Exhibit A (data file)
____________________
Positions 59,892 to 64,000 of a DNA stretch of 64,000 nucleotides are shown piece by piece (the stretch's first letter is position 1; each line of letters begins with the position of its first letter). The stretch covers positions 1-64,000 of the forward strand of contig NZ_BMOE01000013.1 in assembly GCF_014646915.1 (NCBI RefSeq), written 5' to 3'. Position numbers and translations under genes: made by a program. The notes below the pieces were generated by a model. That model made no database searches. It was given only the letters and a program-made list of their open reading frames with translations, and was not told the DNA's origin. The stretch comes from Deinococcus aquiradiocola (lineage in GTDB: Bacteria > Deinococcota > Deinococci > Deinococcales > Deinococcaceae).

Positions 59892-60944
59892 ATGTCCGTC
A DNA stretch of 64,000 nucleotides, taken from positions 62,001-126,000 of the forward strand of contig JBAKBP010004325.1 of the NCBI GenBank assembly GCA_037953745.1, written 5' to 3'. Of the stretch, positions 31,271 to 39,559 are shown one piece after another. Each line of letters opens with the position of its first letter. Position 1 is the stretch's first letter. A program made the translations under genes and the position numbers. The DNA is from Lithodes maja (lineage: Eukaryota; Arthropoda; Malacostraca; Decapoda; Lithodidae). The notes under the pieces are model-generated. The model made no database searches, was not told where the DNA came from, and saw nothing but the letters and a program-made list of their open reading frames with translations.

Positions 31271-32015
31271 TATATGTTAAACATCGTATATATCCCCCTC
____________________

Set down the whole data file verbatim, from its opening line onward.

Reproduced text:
Positions 59,892 to 64,000 of a DNA stretch of 64,000 nucleotides are shown piece by piece (the stretch's first letter is position 1; each line of letters begins with the position of its first letter). The stretch covers positions 1-64,000 of the forward strand of contig NZ_BMOE01000013.1 in assembly GCF_014646915.1 (NCBI RefSeq), written 5' to 3'. Position numbers and translations under genes: made by a program. The notes below the pieces were generated by a model. That model made no database searches. It was given only the letters and a program-made list of their open reading frames with translations, and was not told the DNA's origin. The stretch comes from Deinococcus aquiradiocola (lineage in GTDB: Bacteria > Deinococcota > Deinococci > Deinococcales > Deinococcaceae).

Positions 59892-60944
59892 ATGTCCGTC
A DNA stretch of 64,000 nucleotides, taken from positions 62,001-126,000 of the forward strand of contig JBAKBP010004325.1 of the NCBI GenBank assembly GCA_037953745.1, written 5' to 3'. Of the stretch, positions 31,271 to 39,559 are shown one piece after another. Each line of letters opens with the position of its first letter. Position 1 is the stretch's first letter. A program made the translations under genes and the position numbers. The DNA is from Lithodes maja (lineage: Eukaryota; Arthropoda; Malacostraca; Decapoda; Lithodidae). The notes under the pieces are model-generated. The model made no database searches, was not told where the DNA came from, and saw nothing but the letters and a program-made list of their open reading frames with translations.

Positions 31271-32015
31271 TATATGTTAAACATCGTATATATCCCCCTC